The International Survivors of Suicide Loss Day originated in 1999 in the United States. It is celebrated the Saturday before (American) Thanksgiving. This is typically the third, but sometimes the fourth Saturday in November. In an article on Global News, Joy Pavelich mentions how isolating it can be to lose someone to suicide. It is easy to fall into the idea that it was somehow your fault. That you should have noticed ‘x’ or stopped ‘y’. It isn’t your fault. There are many, complex reasons why someone may die by suicide. It is normal to grieve and it is normal to struggle with figuring out why something happened, but you don’t have to do it alone.
There are many organisations that offer support for people who have lost a loved one through suicide. Organizations such as the Canadian Mental Health Association, the American Foundation for Suicide Prevention, and many more around the globe seek to support you as you work through your grief. I know you want answers, you want to understand what happened, and why. I can’t promise that you will ever get all the answers you seek, I can’t promise you will ever completely recover from your loss. But I can tell you it is a journey, and journeys are better when you have company. Access the resources in your area, talk to others who have dealt with loss as you have. It can help in a big way.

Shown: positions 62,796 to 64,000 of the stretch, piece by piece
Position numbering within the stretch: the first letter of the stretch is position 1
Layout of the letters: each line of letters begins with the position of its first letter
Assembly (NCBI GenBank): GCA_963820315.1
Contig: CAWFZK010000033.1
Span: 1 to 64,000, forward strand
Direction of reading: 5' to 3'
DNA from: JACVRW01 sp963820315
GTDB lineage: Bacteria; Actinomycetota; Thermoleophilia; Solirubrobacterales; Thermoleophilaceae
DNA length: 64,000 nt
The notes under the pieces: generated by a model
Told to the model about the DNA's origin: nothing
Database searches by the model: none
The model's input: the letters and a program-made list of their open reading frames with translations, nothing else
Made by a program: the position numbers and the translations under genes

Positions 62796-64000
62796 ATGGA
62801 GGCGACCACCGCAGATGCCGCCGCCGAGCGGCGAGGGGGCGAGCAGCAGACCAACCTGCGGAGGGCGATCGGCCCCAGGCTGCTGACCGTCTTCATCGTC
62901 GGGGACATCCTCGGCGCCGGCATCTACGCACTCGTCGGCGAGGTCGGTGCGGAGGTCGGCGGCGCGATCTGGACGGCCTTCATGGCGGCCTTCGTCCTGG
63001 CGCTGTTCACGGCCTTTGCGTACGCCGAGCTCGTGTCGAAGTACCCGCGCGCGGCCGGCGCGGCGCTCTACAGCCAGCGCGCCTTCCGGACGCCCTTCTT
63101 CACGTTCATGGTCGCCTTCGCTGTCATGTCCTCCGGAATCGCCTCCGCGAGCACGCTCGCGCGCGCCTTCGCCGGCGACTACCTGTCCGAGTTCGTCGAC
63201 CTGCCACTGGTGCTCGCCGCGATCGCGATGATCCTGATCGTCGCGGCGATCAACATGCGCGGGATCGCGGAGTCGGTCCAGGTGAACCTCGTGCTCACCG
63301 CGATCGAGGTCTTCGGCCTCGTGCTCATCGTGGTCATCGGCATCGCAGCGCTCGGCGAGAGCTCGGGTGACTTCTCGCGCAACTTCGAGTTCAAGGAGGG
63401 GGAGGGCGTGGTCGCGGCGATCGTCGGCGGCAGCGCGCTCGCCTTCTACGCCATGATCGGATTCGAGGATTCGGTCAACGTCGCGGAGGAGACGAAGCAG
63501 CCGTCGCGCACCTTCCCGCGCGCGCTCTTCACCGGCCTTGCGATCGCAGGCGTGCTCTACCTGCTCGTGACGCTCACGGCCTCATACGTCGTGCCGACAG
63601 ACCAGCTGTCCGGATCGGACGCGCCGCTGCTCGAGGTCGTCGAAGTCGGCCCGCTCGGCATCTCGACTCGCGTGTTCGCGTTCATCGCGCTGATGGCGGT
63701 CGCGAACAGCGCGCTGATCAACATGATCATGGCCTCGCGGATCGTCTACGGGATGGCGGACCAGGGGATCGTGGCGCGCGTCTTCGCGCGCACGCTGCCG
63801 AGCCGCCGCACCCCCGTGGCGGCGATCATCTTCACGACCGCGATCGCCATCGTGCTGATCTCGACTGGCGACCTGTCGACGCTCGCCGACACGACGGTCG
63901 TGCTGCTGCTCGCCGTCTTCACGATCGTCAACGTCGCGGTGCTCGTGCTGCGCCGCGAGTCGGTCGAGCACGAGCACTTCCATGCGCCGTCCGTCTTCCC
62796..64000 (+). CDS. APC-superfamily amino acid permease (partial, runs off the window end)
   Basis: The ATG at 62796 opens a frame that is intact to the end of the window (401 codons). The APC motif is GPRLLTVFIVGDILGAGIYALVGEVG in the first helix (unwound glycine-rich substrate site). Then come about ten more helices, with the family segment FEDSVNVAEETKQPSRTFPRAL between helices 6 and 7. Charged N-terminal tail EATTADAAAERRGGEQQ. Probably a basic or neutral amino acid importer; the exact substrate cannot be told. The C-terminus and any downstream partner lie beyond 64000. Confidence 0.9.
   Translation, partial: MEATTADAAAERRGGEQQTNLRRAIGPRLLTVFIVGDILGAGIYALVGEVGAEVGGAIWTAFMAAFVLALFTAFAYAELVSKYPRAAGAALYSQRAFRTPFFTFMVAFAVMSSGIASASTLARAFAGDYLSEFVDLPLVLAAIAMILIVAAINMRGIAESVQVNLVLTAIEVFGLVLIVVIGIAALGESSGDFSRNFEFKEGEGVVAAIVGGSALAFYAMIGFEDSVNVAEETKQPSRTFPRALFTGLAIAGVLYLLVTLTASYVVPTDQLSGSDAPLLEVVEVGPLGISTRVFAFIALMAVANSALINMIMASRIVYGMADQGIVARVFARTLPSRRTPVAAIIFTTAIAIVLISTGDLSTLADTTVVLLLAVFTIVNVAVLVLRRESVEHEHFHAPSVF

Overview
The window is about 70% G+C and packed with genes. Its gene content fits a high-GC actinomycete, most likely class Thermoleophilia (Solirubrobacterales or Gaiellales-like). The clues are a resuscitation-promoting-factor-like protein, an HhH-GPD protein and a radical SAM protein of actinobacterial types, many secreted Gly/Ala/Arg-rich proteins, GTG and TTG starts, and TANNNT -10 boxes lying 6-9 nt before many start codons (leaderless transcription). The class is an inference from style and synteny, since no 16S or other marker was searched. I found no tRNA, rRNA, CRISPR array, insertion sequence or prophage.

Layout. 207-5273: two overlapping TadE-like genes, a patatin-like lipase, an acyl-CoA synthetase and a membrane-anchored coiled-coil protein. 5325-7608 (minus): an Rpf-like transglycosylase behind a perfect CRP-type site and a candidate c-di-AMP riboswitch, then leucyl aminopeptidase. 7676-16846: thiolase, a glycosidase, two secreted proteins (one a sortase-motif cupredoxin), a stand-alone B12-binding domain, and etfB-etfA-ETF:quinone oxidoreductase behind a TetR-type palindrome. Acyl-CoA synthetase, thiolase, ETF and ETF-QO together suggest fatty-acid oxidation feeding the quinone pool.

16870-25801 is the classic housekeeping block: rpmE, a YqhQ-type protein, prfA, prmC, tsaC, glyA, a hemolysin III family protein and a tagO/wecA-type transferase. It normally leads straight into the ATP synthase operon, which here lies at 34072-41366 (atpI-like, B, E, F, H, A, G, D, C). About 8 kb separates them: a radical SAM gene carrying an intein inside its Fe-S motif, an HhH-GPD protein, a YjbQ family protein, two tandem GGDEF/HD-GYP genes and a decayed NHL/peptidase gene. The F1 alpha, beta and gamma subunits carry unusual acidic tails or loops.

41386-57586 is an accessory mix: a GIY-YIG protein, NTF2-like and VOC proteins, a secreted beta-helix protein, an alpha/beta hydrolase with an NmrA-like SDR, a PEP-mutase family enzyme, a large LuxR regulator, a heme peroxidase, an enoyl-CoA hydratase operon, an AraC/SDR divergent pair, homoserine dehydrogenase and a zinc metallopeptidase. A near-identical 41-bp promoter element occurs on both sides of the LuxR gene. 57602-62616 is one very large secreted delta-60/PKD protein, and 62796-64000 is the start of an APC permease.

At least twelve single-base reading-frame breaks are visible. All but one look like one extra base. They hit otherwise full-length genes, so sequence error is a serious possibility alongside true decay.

Don’t be afraid to talk about your loss. Death by suicide is no less deserving of grief than any other death. Remember the things you loved about the person you lost. Remember the time they learned to ride a bike as a child, the day they proposed to you, the time they helped you. Remember them for who they were and what they meant to you. Let yourself grieve, but don’t be afraid to get back on your feet when you are ready to.
This Saturday, International Survivors of Suicide Loss Day, let us all support those among us who have been touched by suicide loss.